Poet Robert Service, who was born in England to Scottish parents, took great inspiration from his years in Canada's Far North to pen classic works like The Cremation of Sam McGee. It's a poetic irony, then, that Alberta cellist Christine Hanson wound up creating her musical adaptation of the famous Service poem in Scotland. 

As coincidence would have it, Hanson found out she has been living a short walk from Service's original home in Glasgow since she first left Edmonton about three years ago to pursue musical opportunities in the British Isles. Back then, she had no idea that she would become the first non-Scot to win a commission from the New Voices project of Glasgow's huge annual Celtic Connections Festival, which sparked the idea of adapting the epic poem.


"Basically they say, 'here's your budget, you can have whoever you want, go away for a year and write,' " explains the cellist, who's currently back in Edmonton visiting family and friends. "It was pretty scary because this is the first piece I've ever written, but these situations put you in the hot seat- ultimately an exciting place to be!"

Live performances of the musical suite at the Glasgow fest this past winter drew considerable acclaim from the Scottish press. At the same time Hanson released her new CD, The Cremation of Sam McGee. It features the gritty voice of veteran singer-songwriter Michael Marra narrating sections of the poem with her hand-picked group of top Scot players drawing out the sort of musical pictures you might expect to accompany a poem so caught up in strong images (the 70-minute album also includes a second all-instrumental version of the music).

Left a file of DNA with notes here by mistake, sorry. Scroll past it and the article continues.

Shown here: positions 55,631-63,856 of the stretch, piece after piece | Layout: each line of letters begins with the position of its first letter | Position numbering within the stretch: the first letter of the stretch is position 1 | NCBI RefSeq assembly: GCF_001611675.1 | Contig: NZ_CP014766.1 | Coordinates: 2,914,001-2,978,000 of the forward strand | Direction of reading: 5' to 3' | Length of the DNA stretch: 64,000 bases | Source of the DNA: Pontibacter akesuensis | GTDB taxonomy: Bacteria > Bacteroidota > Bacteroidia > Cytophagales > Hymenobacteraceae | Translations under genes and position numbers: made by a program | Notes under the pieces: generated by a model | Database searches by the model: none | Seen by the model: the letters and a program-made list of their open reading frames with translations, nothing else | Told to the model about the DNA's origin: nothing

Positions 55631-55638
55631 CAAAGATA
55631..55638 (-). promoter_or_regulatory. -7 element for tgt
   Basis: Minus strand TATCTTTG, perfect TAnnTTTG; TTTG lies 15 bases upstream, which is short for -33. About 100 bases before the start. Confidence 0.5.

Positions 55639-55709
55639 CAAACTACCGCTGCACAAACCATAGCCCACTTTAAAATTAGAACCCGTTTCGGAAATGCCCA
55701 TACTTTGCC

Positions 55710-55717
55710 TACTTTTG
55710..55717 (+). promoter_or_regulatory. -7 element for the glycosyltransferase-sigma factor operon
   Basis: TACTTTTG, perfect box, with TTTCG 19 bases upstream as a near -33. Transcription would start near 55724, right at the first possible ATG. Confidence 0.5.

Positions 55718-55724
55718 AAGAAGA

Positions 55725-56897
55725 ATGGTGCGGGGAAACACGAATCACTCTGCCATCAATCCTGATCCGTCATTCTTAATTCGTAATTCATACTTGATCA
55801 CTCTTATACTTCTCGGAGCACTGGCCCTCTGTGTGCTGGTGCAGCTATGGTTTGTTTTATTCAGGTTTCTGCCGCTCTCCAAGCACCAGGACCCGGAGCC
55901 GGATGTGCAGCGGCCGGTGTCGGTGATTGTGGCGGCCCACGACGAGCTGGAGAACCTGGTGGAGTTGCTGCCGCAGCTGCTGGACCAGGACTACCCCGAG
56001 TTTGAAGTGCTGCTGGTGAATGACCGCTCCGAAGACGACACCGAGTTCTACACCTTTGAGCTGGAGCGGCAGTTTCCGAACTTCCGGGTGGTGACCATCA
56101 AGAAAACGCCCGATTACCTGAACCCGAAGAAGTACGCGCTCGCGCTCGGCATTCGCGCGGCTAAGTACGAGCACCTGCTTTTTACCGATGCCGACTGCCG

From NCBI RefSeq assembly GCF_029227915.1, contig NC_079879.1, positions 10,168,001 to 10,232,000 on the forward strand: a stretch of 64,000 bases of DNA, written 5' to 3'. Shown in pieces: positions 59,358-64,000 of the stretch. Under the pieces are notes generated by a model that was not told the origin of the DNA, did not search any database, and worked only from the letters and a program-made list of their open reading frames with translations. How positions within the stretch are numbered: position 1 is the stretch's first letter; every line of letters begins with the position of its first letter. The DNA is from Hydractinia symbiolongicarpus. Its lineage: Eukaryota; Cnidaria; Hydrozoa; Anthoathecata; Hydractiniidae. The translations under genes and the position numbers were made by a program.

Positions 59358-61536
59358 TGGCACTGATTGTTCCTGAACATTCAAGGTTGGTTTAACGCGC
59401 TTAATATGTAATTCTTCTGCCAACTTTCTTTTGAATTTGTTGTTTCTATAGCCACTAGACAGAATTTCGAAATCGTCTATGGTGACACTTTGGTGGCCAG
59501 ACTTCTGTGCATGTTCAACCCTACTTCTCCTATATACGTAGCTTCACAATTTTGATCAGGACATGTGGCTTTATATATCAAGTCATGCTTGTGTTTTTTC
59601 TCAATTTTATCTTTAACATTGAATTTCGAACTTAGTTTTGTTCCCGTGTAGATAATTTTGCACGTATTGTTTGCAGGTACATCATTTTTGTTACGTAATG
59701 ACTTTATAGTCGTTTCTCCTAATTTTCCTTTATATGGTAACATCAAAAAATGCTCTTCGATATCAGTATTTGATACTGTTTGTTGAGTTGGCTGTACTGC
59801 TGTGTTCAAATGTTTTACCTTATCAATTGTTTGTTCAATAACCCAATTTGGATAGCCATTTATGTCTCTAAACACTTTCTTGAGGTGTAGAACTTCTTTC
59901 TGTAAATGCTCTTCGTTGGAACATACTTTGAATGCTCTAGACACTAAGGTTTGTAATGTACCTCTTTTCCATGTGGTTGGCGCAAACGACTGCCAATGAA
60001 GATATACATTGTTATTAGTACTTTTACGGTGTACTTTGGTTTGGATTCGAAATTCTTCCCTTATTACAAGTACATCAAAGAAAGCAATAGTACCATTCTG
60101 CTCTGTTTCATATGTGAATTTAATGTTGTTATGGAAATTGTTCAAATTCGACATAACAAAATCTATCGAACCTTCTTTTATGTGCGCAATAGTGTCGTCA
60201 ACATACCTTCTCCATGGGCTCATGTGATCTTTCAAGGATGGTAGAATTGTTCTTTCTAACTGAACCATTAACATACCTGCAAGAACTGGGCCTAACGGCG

She was particularly thrilled to get versatile players like trombonist Rick Taylor (formerly Elton John's musical director in the mid-'80s), fiddlers Bruce MacGregor and Aidan O'Rourke, and string wizard Kevin Murray to lend their talents to a 8-piece ensemble. The result straddles folk, country, jazz and classical genres in a rich, refreshing soundtrack to Canadian pioneer life as it was first caught with Service's dramatic relish.

If Hanson's Sam McGee project felt like a challenge, it's just one of many successful musical experiences she's had in Britain over the past several years. She's toured the U.K. and Europe with singer-songwriter Eddi Reader, recorded with English folk icon Martin Carthy, done session work for the BBC and played numerous gigs, from clubs to concert halls and international festivals, as well as travelling to some of the most remote parts of Scotland and beyond.

"Historically there was a place for the cello in Scottish traditional music, so that's helped, but the cello also seems to have a timbre that people gravitate towards when they're featuring an instrument with a distinctive and emotive character."

Edmonton-born Hanson is actually of Irish extraction and grew up hearing a mix of jazz, classical, folk and popular music at home. After graduating from classical training at the University of Alberta, she taught herself guitar to enrol in the music program at Grant MacEwan University. She credits her years there learning to improvise over chord changes and bass lines with guitar instructor Bobby Cairns as one of the most important parts of her musical studies. That versatility has led to experienced classical players taking lessons from her in Scotland.

Cello tends to be associated with the classical realm, but Hanson admits she was "a bit rebellious" in wanting to use it in other styles of music. She recorded her first genre-crossing CD six years ago, and before she left Edmonton she had become a regular in folk gigs and taken part in a tango trio that actually toured the Canadian Arctic – an experience she credits for helping to inspire her interest in the Service poem. Despite the slight touch of a Scottish accent that has crept into her voice from living in Glasgow, she's still very attached to her roots.

"I really wanted to write something that reflected where I come from, something that could bring together all these influences – from classical, jazz, to country, and everything – into kind of a melting pot. This commission gave me the freedom to do that. It's just who I am."

Roger Levesque, The Edmonton Journal